She won the conditional jockeys’ championship last season, hit the headlines with Frodon at Cheltenham in March and has emerged as one of the most talked-about young riders in the sport, so listening to Bryony Frost’s views on racing and life in general is entertaining and informative:
On winning last season’s Ryanair Chase
You just can’t represent that sort of feeling when you cross the line. You don’t know where the line is, but then heads start to disappear and all I’ve got is Frodon’s ears, flat back, his mane in my face and all I’ve seen is just a blur of green and somewhere up there is the line and that’s all we’re heading to. You cross it and the world just disappears for a second. You don’t acknowledge where you are, what race it is, all you’re thinking about is him and how brave he’s been. It was just a proud moment – that’s the main feeling that came across.
On subsequent fame following Cheltenham
We stopped for a burger and a coke at the services on the way home and I had a note on that car that said, ‘we watched it on the telly’, that was class, things like that. I haven’t got a clue who they were, but they took the time to write a note. You here some wicked stories. If I can let people into my world just a little bit and see how I see these guys and the reason why I’m doing it, that’s mega for me. We live to make memories, that’s all that we’re here for.
On winning the Foxhunters at Cheltenham in 2017
It’s the amateur Gold Cup. I remember watching him the year before with Victoria (Pendleton) thinking I’d just love to ride him because he’s your older chap at like six o’clock in the evening – this is like his metaphor of person – he’d have his whiskey at six, sat in a big armchair and he would just put the world to rights. That was him and he just looked after me the whole way round. That was just a mega day and I thought it probably wouldn’t get better than that.
On Paul Nicholls’ support
I wouldn’t be here saying that I’ve won Grade Ones, I wouldn’t have been put into any sort of limelight if it wasn’t for Paul and him giving me the support along with his owners. They’ve been like a second family to me here. My riding has improved endlessly from being under the wing of them.
On what it means to be a jockey
As a jockey, your job is to improve your horse’s career, that is what you are employed to do and that is why you love the job, because every time you sit on a horse, whether you have a one-litre engine or a V8, you’re trying to make him the best he can be.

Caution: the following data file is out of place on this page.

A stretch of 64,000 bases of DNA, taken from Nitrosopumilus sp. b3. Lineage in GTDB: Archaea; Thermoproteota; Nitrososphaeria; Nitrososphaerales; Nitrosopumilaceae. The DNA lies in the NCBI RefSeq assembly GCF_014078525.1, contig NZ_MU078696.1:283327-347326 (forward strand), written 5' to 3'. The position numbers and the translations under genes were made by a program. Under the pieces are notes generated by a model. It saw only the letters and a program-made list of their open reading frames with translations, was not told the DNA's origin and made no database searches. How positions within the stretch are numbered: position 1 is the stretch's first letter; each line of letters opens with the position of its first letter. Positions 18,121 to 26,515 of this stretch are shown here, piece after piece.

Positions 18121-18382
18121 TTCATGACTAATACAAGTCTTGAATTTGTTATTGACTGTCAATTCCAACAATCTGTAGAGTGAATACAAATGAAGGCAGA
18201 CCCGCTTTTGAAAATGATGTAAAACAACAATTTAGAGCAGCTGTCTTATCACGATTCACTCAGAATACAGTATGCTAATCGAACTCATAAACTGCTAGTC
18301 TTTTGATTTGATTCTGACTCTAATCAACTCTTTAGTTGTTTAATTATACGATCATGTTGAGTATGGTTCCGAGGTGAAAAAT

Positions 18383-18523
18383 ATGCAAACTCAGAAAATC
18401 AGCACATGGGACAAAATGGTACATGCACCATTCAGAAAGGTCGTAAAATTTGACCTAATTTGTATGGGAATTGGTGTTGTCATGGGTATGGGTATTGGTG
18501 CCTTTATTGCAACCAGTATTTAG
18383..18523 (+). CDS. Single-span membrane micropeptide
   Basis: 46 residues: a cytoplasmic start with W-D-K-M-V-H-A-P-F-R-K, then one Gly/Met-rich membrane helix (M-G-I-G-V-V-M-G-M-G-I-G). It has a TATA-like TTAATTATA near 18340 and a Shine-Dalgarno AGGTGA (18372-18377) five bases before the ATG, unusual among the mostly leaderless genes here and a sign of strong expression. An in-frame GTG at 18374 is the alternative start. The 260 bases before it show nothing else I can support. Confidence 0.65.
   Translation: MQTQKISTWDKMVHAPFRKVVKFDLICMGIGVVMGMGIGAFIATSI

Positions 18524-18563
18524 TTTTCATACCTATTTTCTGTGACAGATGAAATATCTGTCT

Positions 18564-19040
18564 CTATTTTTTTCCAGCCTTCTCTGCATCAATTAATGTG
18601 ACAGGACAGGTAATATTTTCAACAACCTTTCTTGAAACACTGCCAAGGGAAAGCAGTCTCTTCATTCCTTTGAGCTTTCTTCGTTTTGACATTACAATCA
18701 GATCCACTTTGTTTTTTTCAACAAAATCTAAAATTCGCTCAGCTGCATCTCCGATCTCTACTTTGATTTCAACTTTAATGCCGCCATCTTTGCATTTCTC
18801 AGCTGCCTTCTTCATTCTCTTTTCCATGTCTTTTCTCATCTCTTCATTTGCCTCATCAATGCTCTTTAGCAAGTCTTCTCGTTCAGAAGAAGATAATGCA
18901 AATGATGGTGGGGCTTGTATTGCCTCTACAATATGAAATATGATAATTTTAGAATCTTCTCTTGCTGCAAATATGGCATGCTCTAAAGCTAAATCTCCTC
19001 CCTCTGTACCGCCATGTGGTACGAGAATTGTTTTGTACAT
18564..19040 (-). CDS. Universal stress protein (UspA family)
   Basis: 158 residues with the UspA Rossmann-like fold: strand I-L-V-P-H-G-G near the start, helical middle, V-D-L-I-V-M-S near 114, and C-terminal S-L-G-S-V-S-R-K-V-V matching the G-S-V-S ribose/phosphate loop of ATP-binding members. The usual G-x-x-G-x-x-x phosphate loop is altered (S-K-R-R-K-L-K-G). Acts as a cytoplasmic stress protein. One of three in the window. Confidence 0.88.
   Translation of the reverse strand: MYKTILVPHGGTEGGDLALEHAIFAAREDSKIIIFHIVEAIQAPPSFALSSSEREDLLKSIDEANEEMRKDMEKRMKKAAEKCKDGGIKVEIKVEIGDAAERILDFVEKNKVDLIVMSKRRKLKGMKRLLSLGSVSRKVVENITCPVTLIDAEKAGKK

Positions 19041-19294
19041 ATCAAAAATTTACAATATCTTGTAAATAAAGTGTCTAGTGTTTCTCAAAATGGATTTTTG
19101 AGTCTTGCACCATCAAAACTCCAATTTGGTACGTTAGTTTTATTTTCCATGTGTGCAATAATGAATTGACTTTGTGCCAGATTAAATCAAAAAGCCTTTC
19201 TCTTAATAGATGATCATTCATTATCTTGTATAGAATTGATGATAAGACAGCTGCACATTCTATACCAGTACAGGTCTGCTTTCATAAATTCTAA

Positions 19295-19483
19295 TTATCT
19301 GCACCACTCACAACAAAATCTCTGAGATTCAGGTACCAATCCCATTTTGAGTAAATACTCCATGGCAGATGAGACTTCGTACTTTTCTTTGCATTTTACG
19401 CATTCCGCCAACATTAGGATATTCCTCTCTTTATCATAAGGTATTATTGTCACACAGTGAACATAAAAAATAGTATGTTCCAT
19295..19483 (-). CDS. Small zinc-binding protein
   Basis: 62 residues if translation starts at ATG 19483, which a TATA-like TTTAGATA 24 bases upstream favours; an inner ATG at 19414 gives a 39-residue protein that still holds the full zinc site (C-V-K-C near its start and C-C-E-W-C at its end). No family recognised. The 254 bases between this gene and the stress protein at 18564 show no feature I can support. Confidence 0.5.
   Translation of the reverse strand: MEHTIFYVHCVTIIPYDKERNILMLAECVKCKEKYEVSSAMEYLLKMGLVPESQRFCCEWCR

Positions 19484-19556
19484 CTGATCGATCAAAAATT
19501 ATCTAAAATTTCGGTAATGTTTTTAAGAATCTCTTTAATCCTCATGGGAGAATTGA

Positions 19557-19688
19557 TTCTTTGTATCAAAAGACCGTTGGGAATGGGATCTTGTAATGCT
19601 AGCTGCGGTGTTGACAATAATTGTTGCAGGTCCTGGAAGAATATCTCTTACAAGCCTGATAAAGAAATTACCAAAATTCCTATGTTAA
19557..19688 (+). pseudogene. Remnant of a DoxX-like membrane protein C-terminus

I’ve always just done me. I’ve never tried to style myself on anyone or copy anyone. I try to learn from anyone and everyone – you’ve got to make yourself a sponge. To any kid in life trying to do anything, you’ve got to try to surround yourself with people who are extremely good at their jobs. Surround yourself with champions if you want to be somewhere near the top.
On bouncing back from injury last season
To come to Sandown (for the last day of the season) was a big moment for me, I was on 49 winners – I really would have loved to get to 50. We knew we had the title in the bag, that was done so everyone was coming up to say we’ve a got a fiver on you and Black Corton and I was like ‘OK’ but he came right back on song. He gave me the best spin of my life and put me back on cloud nine after quite a miserable five weeks beforehand. I owe him a lot and it was mega to get the title.
On female riders
I’ve always believed it’s opinions that will stop you at the end of the day. They’re not facts, so you don’t have to listen to them. To me, if you’re good enough, you will get the opportunities. Paul doesn’t give me rides because I’m a girl, hopefully he gives me rides because I try hard and carry out my instructions on track and do the best I can. That’s the only reason why, not because of who I am. I can’t change it, I’m a girl, that’s me.
On teaching a journalist a lesson
(A journalist) called me up and wanted to do an interview, and his first question was, ‘girls struggle because they’re not as strong as men’ and my hackles went up immediately. I said, ‘I’m going to give you a metaphor and ask you to talk to me’. He was a bit baffled, but said ‘all right’. I said, ‘you’ve got a rugby player and a top jockey, so name me a rugby player’, which he did, and I said, ‘name me a top jockey’ and he said ‘Dicky (Richard) Johnson’, because he’s our best one. I said OK, they’re going to deadlift now, who’s going to lift the most weight and he said, ‘of course, the rugby player’, so I asked why and he said, ‘because he’s stronger’. I said, ‘we’re going to put them both on a horse and gallop straight line for a mile, who do you think will be more tired at the end of it?’. He said the rugby player because he doesn’t know how to ride a horse and I asked, ‘why’s that’, and he ummed and ahhed for a minute and said, ‘it’s technique’. And I said, ‘well, I just answered your question’ and put the phone down on him.